Ed. note: Over seven days, GOLF.com is rolling out seven bold takes for 2017. Here’s the latest installment by GOLF.com’s Jeff Ritter, on why someone will finally shoot the elusive round of 62 in a major championship this upcoming year.
Six months later, it’s still hard to fathom how the putt didn’t drop.
On a cool, bright afternoon at Royal Troon, round one at the British Open, Phil Mickelson had taken a run at history, shredding the venerable course with eight birdies over 17 holes. For the final act, he sent an 18-foot putt tumbling toward the hole for the first 62 in major-championship history. The ball bent gently right-to-left and tracked at the cup, dead-center.
Then, inches from the hole, the ball veered right, gently kissed the lip and trickled by. It was an astonishing turn of fate, physics, gravity, golf gods, or wherever else you’d like to point the blame.
“I want to shed a tear right now,” Mickelson said afterward.
— The Open (@TheOpen) July 14, 2016
He tapped in for an eight-under 63, and eventually finished second in the tournament to Henrik Stenson, who shot his own 63 in Sunday’s final round during a spectacular head-to-head duel with Mickelson. Those two rounds represented the 28th and 29th 63s in major championship history.
After that week, the record seemed destined to never be broken.
But two weeks later at the PGA Championship, Robert Streb blitzed Baltusrol with his own 63 in the twilight of round two. The 29-year-old didn’t lip out a putt for 62, but he stamped his name into the book as the latest to fall one shot short of history.
And so golf’s version of the four-minute mile survived another year. But make no mistake, every summer more scoring records are dropping (Stenson’s winning score at Troon, 264, was a major championship record, and his 20-under total matched Jason Day’s dazzling mark at the 2015 PGA).
A 62 is brewing. This is the year. In 2017, someone is finally going to fire a 62 in a major championship. Maybe even a 61.
Where might history be made? The year’s first two major venues, Augusta National and Erin Hills, seem unlikely. There have been just two 63s shot in the history of the Masters and four at the U.S. Open.
Augusta may have a few tweaks up its sleeve this year, but don’t expect alterations that make the course any easier. Since “Tiger-proofing” the course back in 2002, the green jackets’ every nip and tuck have been geared toward thwarting low round.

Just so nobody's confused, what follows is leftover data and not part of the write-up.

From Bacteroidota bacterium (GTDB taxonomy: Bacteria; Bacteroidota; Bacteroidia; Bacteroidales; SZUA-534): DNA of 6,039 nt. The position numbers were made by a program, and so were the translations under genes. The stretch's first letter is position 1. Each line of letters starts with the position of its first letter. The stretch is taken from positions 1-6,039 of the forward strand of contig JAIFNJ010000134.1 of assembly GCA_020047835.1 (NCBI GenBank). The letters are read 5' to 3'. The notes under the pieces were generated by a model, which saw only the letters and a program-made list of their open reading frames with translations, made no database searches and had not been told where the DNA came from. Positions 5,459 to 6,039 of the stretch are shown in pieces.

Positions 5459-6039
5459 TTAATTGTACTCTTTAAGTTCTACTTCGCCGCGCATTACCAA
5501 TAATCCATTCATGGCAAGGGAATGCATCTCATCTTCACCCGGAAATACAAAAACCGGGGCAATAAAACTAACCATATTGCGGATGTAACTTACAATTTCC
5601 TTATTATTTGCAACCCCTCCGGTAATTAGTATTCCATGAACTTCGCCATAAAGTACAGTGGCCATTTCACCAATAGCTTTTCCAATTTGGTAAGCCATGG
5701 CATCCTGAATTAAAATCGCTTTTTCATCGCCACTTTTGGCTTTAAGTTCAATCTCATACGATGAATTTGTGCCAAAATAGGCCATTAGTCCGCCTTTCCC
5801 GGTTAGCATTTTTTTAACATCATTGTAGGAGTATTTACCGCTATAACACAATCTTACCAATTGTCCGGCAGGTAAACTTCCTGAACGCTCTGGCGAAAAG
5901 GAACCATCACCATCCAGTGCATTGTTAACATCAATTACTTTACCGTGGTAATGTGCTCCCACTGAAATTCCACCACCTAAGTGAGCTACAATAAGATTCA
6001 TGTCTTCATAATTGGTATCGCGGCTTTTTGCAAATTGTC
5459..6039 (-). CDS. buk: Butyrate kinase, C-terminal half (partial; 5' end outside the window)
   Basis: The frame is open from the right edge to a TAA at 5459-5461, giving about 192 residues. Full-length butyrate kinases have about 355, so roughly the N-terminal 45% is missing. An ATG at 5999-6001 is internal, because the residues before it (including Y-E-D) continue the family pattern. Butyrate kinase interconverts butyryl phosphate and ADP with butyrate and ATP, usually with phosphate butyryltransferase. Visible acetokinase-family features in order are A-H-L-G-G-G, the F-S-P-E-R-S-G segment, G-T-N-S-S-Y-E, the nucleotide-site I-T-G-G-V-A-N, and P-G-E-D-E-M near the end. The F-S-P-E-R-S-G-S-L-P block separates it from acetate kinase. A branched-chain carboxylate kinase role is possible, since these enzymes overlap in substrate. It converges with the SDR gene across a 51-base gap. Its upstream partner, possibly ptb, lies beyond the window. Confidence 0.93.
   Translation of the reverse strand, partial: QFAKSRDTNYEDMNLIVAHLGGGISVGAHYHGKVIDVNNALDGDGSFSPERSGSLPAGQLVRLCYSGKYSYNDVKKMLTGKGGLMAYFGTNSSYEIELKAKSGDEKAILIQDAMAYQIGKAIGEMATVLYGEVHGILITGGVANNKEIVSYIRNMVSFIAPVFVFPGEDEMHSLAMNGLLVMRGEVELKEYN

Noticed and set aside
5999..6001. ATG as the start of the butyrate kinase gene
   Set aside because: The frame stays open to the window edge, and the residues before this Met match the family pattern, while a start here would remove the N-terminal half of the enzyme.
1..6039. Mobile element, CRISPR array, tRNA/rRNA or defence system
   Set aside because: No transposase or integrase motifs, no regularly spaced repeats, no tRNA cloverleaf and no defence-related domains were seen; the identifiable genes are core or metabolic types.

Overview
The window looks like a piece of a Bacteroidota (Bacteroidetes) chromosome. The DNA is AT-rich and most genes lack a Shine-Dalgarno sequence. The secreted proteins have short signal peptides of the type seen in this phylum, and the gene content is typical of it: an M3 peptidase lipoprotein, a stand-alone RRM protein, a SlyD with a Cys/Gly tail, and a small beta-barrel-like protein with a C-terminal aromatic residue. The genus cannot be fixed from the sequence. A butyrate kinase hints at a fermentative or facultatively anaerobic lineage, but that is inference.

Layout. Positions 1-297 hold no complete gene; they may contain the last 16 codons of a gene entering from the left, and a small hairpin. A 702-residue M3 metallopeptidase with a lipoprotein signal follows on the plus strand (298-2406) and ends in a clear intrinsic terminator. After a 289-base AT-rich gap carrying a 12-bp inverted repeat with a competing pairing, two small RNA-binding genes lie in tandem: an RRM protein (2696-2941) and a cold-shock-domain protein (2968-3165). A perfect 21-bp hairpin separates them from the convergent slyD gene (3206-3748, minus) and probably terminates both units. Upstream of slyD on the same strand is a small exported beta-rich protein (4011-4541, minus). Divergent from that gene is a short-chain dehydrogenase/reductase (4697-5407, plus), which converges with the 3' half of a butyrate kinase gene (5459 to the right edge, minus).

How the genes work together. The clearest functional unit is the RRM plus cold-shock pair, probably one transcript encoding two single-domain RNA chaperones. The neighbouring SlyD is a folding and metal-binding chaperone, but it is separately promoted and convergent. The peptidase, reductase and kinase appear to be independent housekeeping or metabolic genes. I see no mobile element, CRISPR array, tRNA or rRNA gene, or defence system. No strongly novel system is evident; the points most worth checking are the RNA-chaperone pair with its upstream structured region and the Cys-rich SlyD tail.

Erin Hills, in Wisconsin, is hosting its first major and therefore a bit of a wildcard. But it’s doubtful the USGA will allow a debut venue to be shredded by the world’s best golfers. Expect the course to be set up on a razor’s edge, per USGA tradition. A record-low round probably isn’t happening there.
That leaves the British Open and the PGA Championship. The Open has surrendered 10 63s. Royal Birkdale, this year’s host, has given up one 63, to — who can forget? — Jodie Mudd in 1991. If the wind is down and conditions are right, just as they were at Troon last summer, Birkdale has an excellent chance at becoming the scene of history.
But if no one goes low at the Open, the record could finally drop at the PGA Championship, an event that has yielded 14 63s in its history. This year’s PGA will be staged at Quail Hollow, a terrific course that since 2003 has hosted the PGA Tour’s Wells Fargo Championship. It boasts an intimidating three-hole closing stretch dubbed the “Green Mile,” but this track never ranked among the Tour’s toughest tracks, plus the players know it well. The course scoring record? A 61 by Rory McIlroy en route to winning the event last May with a 21-under total.
To combat a potential shootout, the PGA of America has shuttered Quail Hollow for extensive renovations that will last through the spring. Several holes will be lengthened and three new holes will be created. In other words, the PGA is doing everything it can to guard against a 62, and in about eight months we’ll find out if it’s enough.
But make no mistake: this record is teetering. Judging by the full list of players to shoot a 63 (below), it will most likely be a brand-name, bona fide star who pulls it off.
And after his heartbreaking near-miss at Royal Troon, wouldn’t it feel right if Phil was the one to do it?
7 Bold Takes for 2017
Bamberger: Tiger Will Make ‘Major’ Progress
Sens: The Yips Will Be Eliminated Forever
Zak: A New Star Emerges From the Class of 2011
McDowell: Brooks Koepka Ready to Join Elite Tier
Berhow: Mickelson Bags Major No. 6 in 2017